App Catalog Errors
Searching for this error brought back a lot of hits.  Apparently there was some great App Catalog failure before I bought the Pre.  A lot of forum posts were over that but no one seemed to have a good answer.  I tried the few ideas including Pausing All Downloads and Deleting All Downloads without success.  I'm still not sure what all I deleted.  This was turning grave.  I was up late worried about my sick Pre.  I had to find a solution.

Visiting the Doctor
Part of the reason I chose webOS was the webOS Doctor.  After my wife's Droid bricked during the update to Android 2.2, I knew that Android was out (we had to take it and she received a replacement phone--what a joke!).  The Doctor will reload the software on your Palm should the worst happen.  This is like a brain transplant for someone and only webOS has it.  If you're using an Android phone, well, you don't have a brain anyway because you're a robot, at least partly.

I felt I had no other choice.  I was going to wipe my phone and start over.  Sure, webOS lives in the cloud and would reload everything but it was the point.  The App Catalog shouldn't have erred like that.

I started downloading the Doc but while I did,  I continued looking for one last solution.  Ha, there's a built in reset option!  How could I have missed that one?!  With four options including a total Full Erase, I was prepared to try it.  At worst, I was going to use Doc anyway.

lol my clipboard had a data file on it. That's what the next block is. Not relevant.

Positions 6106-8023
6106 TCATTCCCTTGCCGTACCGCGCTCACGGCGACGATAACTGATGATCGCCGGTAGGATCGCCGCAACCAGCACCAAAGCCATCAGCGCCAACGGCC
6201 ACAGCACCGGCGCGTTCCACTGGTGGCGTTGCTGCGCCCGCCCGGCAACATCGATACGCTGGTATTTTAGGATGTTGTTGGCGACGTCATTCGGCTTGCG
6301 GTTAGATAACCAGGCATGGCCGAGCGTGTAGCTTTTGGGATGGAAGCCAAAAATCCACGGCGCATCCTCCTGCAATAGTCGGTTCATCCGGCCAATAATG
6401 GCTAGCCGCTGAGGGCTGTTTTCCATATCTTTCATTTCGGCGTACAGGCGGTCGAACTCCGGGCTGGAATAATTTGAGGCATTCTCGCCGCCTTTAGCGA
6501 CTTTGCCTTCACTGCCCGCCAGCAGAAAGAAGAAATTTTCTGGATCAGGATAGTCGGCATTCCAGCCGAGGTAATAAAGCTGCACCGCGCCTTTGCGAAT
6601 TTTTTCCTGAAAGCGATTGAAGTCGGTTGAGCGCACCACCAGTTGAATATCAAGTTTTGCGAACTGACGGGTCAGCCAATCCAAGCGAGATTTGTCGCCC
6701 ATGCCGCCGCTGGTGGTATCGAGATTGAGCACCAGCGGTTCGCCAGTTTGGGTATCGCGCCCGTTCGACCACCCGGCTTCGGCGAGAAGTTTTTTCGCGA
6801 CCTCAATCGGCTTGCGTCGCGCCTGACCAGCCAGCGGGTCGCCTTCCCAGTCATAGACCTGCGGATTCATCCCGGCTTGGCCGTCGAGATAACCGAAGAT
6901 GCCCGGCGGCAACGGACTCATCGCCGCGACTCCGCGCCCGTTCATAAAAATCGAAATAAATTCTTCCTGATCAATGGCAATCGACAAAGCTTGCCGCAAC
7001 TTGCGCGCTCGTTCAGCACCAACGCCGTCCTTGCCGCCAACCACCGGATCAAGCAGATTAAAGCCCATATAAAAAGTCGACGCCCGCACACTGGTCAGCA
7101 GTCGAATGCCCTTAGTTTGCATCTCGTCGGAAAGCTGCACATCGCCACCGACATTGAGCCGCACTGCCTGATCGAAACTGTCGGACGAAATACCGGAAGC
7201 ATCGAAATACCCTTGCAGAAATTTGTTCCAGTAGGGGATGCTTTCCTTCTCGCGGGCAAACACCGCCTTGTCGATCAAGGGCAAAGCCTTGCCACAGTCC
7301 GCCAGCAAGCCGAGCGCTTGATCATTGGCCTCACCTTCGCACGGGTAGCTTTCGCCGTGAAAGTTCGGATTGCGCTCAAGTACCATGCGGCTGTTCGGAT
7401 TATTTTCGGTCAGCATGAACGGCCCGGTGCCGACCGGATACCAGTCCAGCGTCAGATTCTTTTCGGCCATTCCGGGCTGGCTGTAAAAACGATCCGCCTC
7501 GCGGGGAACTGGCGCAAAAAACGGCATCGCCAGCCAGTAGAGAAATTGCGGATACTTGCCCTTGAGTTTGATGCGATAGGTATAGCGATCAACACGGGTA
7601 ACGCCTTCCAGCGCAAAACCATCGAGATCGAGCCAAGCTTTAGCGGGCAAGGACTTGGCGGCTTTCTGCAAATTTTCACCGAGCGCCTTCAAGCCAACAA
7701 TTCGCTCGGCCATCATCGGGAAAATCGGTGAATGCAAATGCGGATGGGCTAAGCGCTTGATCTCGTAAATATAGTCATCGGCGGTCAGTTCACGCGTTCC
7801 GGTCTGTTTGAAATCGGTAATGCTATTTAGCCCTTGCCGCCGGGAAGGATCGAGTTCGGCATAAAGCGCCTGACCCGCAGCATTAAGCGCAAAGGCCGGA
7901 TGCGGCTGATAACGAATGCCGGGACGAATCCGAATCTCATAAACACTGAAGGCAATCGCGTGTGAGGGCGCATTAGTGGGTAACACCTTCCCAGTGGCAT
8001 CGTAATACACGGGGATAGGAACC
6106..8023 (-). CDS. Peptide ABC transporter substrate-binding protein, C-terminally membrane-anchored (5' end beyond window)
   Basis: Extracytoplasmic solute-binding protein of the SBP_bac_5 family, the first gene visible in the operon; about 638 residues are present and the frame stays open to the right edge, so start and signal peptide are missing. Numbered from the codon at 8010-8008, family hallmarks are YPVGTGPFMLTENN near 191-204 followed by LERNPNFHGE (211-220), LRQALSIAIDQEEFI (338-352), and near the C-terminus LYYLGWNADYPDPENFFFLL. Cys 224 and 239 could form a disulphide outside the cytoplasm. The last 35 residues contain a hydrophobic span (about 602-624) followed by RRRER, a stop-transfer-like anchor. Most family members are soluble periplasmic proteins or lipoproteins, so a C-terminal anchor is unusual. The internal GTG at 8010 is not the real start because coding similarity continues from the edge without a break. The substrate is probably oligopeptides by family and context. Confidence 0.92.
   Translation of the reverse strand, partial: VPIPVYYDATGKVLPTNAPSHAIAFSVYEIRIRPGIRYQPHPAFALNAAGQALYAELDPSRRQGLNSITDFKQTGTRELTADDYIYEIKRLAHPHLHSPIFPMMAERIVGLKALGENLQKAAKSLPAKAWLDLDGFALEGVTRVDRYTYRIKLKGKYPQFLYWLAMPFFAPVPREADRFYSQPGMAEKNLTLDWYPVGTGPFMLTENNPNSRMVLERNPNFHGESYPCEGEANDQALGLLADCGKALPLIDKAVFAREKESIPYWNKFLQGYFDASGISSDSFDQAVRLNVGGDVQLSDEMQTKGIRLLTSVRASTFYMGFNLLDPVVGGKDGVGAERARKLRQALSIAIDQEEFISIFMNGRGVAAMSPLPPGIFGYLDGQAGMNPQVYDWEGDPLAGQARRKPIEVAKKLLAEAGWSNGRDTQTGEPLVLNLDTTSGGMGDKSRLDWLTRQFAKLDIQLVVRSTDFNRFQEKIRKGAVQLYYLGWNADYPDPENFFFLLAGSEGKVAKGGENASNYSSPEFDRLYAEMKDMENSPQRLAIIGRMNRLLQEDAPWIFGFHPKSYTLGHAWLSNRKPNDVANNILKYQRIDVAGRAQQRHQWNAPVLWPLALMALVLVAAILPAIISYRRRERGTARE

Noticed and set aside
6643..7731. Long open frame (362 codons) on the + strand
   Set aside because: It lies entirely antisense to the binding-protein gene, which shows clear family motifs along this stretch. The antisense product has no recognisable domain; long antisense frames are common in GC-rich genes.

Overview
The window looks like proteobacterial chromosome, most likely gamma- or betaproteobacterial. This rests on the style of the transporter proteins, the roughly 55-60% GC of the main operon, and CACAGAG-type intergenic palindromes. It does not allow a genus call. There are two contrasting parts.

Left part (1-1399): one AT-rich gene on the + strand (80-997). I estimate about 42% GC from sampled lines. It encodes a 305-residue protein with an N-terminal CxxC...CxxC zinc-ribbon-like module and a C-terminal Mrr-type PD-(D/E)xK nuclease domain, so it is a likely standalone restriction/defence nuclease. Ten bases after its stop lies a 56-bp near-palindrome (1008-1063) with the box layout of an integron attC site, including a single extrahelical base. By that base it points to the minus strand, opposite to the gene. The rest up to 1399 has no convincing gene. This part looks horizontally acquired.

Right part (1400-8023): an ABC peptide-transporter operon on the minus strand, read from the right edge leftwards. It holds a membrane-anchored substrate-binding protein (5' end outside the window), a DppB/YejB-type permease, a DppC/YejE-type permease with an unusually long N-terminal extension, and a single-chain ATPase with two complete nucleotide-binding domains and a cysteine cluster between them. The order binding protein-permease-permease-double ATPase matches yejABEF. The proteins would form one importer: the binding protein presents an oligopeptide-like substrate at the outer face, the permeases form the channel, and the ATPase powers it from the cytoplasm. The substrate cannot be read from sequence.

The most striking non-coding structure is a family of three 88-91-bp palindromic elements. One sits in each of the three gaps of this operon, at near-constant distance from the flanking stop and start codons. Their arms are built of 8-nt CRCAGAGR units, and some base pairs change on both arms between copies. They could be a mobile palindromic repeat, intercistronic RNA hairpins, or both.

I used the Erase Apps & Data option and waited for the reboot.  webOS came back up asking for logins.  I was quickly logged into Palm, Google and Yahoo accounts.  My apps started downloading and my personal information was still available.

Did It Work?
Yep.  Once the accounts were finished syncing I updated the phone, installed more apps, and updated again.  Its still working fine actually.

Here's the How To
Palm has the how to article online but to save time and trouble, here's the synopsis.

  • Backup your phone first (or don't) - type Backup to take care of your Palm profile including what apps you have installed.  Plugging in your phone and downloading your files from the USB drive is a good idea too.
  • Type Device Info and open Reset Options
  • Try Erase Apps & Data first.  It won't touch your USB drive files and will probably fix your problem.  Move onto Full Erase if you don't care about your files or are worried they're part of the problem. (Note, older versions may say Partial Erase)
Precentral also has a helpful piece on this called How To: Restore a Seriously Ill Pre.  They outline the procedure more specifically and also go into detail on webOS Doctor.

Sunday, December 5, 2010

Distro Hopping

Ubuntu to Fedora to Suse to Ubuntu.  Wow.  Yes, that's what I recently did.

Driver Problems